Bill Miller – U.S. Forest Service, Great Northern Fire Crew R1
Morgan Pence – U.S. Forest Service, Great Northern Fire Crew R1
Justin Underwood – U.S. Forest Service, Great Northern Fire Crew R1
Nina Walker – Bureau of Land Management, National Interagency Fire Center

A special thanks to the following individuals who were instrumental in their support of the development of the Mann Gulch Staff Ride:

Paul Chamberlin – Fish and Wildlife Service (retired)
Jeff Scussel – U.S. Forest Service, Northern Region Office (retired)
Dave Turner – U.S. Forest Service, Helena National Forest (retired)
Edmund Ward – U.S. Forest Service, Missoula Smokejumpers (retired)

Check out the Mann Gulch Staff Ride and other staff rides in the Staff Ride Library.

Wednesday, December 21, 2011

Canadian Wildland Firefighting in 4D

Science North, an agency of the Government of Ontario, is showcasing wildland fire, including an exhibit and 4D movie, Wildfires!

"Adrenaline rushes through your body as you witness the unfolding drama of Wildfires! A Firefighting Adventure in 4D. Feel the excitement as a ground crew, transported by helicopter into the remote wilderness, tries to contain the rapidly spreading fire. Ride along with the Air Attack Officer as operations are directed from a seat high above the blaze. Be the co-pilot in a CL 415 water bomber as it undertakes the difficult and sometimes dangerous mission of controlling a major forest fire from the air, swooping down to pick up a load of water and dropping it at the centre of the action. Experience Wildfires! in the Science North Vale Cavern."

Monday, December 19, 2011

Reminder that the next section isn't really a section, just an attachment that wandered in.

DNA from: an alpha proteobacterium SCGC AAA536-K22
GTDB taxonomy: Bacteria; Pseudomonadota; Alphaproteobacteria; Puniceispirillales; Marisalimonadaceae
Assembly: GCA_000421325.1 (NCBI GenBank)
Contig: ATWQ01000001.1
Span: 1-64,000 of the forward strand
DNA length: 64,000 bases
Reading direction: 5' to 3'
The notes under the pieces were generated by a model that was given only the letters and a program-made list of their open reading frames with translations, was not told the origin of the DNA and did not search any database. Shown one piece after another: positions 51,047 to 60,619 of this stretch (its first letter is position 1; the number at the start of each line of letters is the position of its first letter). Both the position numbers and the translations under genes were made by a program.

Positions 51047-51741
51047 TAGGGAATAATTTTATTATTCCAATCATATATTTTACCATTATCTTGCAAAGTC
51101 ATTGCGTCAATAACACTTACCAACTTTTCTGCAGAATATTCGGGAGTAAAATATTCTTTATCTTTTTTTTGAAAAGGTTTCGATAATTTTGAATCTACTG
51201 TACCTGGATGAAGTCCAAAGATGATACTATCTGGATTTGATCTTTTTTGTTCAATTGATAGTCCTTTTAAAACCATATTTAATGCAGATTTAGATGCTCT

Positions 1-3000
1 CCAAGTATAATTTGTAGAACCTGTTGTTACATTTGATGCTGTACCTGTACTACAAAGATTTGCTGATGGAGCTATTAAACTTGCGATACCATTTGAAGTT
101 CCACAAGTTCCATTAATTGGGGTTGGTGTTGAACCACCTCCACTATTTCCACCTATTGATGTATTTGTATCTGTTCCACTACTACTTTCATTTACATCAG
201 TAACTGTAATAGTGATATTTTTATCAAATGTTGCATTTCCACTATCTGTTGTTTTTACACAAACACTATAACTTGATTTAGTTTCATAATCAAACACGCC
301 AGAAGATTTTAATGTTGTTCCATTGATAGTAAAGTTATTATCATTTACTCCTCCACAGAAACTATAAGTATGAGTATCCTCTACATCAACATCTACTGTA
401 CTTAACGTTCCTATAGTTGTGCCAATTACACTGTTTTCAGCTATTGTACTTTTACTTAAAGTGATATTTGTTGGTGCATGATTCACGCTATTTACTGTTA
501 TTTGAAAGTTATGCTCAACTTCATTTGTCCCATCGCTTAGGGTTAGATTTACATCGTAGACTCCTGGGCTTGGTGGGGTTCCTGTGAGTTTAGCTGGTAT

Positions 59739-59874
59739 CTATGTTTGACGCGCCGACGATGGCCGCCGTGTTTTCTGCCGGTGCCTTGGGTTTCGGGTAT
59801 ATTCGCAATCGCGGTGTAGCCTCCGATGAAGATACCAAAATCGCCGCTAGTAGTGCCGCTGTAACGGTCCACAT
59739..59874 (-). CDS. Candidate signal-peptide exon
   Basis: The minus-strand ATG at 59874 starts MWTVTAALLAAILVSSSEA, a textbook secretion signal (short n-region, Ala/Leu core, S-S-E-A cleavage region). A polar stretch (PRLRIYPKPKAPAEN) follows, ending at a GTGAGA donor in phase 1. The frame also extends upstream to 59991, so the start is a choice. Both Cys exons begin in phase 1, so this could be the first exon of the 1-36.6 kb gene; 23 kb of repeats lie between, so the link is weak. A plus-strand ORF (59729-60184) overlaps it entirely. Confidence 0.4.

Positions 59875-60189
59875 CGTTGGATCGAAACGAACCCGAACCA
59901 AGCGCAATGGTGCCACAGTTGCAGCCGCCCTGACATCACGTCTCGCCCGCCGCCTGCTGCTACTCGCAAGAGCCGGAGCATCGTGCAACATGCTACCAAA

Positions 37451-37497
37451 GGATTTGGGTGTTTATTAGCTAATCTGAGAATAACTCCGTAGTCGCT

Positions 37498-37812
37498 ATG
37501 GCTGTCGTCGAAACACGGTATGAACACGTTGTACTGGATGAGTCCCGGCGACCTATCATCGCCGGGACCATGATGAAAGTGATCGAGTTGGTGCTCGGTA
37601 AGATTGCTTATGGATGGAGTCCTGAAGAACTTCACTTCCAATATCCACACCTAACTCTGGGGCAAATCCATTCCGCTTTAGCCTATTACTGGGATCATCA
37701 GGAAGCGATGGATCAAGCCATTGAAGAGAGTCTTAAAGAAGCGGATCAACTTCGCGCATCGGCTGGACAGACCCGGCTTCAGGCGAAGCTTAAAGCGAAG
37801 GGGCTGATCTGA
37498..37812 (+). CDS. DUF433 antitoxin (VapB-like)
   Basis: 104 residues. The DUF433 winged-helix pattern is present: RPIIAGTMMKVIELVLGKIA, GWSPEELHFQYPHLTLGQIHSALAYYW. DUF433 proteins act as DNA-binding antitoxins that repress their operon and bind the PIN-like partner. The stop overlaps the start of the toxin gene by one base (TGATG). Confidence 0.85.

Exposing Our Roots: 1999 - 2001

1999

2000

2001

Monday, December 12, 2011

"Invictus" is Here!


Thanks to the efforts of the Klamath Hotshots, another Leadership in Cinema lesson plan is available for your use in leadership development. The Invictus lesson plan chronicles Nelson Mandela's use of South Africa's national rugby team, the Springboks, to unite a nation.

Feel free to use the Wildland Fire Leadership Development Program's Facebook page to discuss the movie and promote discussion across the program.

If you would like to create a lesson plan for the program, visit the Leadership in Cinema website.

You are a Leader 24/7

There is nothing worse than a hypocritical leader--one who does not lead by example.

After watching the video, consider the following:

  • Do you set a good example for others to follow?
  • What changes do you want to see?
  • What practices do you use as a leader to ensure that you are giving the most to your leadership position?
  • What can you share with other leaders about leading by example?



Wednesday, December 7, 2011

"Practice Makes Permanent"



Do you have "Dan days" built into your schedule?

Are you caring for yourself mentally, emotionally, physically and spiritually?

Fireline Leadership Challenges:

  • Share your methods of "practice makes perfect" as a wildland fire leader.
  • Mentor someone.

Monday, December 5, 2011

An Enduring Leadership Legacy……….


Having just returned from the 2011 Fall NWCG Leadership Subcommittee meeting in Tucson, Arizona, I have been reflecting on my experience over the last five years as a member of the subcommittee. Specifically, how Committee Co-Chair Jim Cook will be missed as a result of his upcoming and well deserved retirement.

For those readers of this blog that are unaware, Jim was one of the principle founders of this committee and has been the "point person" that led the development of the NWCG leadership curriculum. The development and delivery of this curriculum has led to an organizational culture change that has positively benefited firefighters throughout the United States and Australia. Jim Cook, Paul Gleason, Mark Linane and other wildland fire service leaders turned the tragedy that was the 1994 South Canyon Fire into an opportunity for all of us to better understand the role that human factors play and how they affect critical decision making on the fireground.